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The role of organizational culture in the relationship between affective organizational commitment and unethical pro-organizational behavior

Julia A. Fulmore (College of Business, University of Dallas, Irving, Texas, USA)
Kim Nimon (Department of Human Resource Development, Soules College of Business, The University of Texas at Tyler, Tyler, Texas, USA)
Thomas Reio (Department of Educational Policy Studies, Florida International University, North Miami, Florida, USA)

Journal of Managerial Psychology

ISSN: 0268-3946

Article publication date: 22 April 2024

179

Abstract

Purpose

This study responded to the call to empirically reconcile conflicting findings in unethical pro-organizational behavior (UPB) literature. It did so by examining the influence of organizational culture on the relationship between affective organizational commitment and UPB.

Design/methodology/approach

Using a sample of 710 U.S. service sector employees based on a three-wave data collection design, structural invariance assessment was utilized to evaluate the relationship between affective organizational commitment and UPB across organizational cultures with opposing effectiveness criteria (i.e. focused on stability vs flexibility).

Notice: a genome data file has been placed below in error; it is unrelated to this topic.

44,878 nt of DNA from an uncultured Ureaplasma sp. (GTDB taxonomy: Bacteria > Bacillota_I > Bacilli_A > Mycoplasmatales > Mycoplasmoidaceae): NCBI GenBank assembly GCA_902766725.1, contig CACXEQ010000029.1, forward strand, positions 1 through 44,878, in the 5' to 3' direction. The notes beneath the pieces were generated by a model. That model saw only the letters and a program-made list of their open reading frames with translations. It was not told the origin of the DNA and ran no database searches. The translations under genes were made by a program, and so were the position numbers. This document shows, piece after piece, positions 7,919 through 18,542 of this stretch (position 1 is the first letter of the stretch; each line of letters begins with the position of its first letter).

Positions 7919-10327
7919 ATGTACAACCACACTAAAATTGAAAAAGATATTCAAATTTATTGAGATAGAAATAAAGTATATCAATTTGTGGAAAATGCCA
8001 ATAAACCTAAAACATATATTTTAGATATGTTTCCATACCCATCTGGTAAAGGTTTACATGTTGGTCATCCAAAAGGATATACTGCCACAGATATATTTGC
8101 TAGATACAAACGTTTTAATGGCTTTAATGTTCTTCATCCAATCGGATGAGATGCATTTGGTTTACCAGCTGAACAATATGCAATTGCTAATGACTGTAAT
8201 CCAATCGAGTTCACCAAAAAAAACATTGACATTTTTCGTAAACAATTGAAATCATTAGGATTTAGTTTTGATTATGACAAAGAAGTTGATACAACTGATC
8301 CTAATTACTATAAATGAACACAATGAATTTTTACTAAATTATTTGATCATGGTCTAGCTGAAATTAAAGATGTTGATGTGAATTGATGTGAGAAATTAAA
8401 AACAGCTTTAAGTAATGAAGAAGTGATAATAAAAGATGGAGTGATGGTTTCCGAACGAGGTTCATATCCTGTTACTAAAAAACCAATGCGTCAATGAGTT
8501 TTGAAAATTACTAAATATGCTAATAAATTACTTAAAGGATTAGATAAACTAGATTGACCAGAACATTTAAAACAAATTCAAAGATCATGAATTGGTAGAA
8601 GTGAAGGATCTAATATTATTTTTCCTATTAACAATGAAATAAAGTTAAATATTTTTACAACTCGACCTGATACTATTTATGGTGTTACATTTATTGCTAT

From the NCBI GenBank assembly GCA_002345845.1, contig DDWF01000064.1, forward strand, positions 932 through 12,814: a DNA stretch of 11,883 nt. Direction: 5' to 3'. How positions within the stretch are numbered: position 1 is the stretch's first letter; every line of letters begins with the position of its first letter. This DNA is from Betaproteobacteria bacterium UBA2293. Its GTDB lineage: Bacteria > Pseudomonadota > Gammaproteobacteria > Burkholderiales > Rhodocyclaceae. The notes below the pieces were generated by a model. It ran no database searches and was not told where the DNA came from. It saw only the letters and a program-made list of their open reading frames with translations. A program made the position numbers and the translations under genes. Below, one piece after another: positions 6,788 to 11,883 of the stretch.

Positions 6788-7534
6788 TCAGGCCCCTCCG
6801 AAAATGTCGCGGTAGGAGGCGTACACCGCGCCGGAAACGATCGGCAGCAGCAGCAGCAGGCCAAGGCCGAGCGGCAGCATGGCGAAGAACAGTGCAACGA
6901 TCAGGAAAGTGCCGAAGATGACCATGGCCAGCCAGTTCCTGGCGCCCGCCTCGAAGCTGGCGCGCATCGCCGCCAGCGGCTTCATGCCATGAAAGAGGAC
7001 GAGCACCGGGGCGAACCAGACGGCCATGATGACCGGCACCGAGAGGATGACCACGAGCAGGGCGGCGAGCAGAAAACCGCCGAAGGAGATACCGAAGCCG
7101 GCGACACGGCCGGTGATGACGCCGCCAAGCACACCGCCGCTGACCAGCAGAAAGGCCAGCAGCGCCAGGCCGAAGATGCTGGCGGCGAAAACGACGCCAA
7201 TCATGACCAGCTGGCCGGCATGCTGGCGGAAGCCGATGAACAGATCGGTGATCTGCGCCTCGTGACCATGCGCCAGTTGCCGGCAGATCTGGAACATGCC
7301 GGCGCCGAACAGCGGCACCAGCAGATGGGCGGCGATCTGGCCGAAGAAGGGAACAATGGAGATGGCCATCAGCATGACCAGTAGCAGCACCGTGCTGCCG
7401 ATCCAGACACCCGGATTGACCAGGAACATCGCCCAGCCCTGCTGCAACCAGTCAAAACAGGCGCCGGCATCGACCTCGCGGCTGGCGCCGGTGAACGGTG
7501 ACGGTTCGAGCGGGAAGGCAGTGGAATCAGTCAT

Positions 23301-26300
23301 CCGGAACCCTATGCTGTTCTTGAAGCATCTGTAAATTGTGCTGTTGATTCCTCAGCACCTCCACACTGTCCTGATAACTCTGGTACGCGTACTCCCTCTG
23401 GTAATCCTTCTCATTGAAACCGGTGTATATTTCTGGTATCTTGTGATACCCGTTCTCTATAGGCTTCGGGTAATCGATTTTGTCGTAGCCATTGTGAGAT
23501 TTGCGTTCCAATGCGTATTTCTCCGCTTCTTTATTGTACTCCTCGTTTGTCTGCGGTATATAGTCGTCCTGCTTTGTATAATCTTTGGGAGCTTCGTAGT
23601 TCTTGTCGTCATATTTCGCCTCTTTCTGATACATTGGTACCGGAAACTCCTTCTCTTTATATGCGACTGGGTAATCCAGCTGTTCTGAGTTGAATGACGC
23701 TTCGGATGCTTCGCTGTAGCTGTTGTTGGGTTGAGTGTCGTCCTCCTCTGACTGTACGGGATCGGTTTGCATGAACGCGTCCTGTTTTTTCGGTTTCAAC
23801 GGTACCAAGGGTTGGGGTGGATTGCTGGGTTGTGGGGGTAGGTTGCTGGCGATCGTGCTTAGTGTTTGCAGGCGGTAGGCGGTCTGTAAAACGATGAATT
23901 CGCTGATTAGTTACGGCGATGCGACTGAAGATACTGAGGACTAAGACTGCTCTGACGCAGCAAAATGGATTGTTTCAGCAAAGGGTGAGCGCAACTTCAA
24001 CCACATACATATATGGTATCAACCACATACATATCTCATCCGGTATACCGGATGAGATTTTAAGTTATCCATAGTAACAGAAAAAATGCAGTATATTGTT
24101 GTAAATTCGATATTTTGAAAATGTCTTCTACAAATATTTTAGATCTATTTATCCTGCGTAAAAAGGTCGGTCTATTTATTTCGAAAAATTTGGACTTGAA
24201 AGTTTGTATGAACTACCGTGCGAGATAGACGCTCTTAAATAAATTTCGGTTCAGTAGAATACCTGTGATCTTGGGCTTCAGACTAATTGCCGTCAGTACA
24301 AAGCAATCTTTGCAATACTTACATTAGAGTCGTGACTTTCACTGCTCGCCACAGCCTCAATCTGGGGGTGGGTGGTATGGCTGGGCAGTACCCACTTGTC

Findings

The result indicated a statistically significant positive direct effect between affective organizational commitment and UPB for the stability-focused cultures, while finding a statistically insignificant effect for the flexibility-focused cultures. These results support organizational culture research, which shows that organizational cultures with opposing effectiveness criteria (i.e. stability vs flexibility) can either encourage or discourage ethical behavior.

Practical implications

While leaders and managers encourage employee commitment to the organization, it is important to understand that increased organizational commitment is not limited to positive outcomes. Cultivating elements of flexibility-oriented cultures, like promoting teamwork (as in clan cultures) or fostering innovation and adaptability (as in adhocracy cultures), can be a strategic approach to minimize the chances of UPB among committed employees.

Originality/value

By integrating insights from social exchange theory, Trevino’s interactionist model and the competing values framework, we have contributed to a nuanced understanding of how different organizational cultures can suppress or stimulate UPB.

Keywords

Citation

Fulmore, J.A., Nimon, K. and Reio, T. (2024), "The role of organizational culture in the relationship between affective organizational commitment and unethical pro-organizational behavior", Journal of Managerial Psychology, Vol. ahead-of-print No. ahead-of-print. https://doi.org/10.1108/JMP-11-2022-0581

Publisher

:

Emerald Publishing Limited

Copyright © 2024, Emerald Publishing Limited

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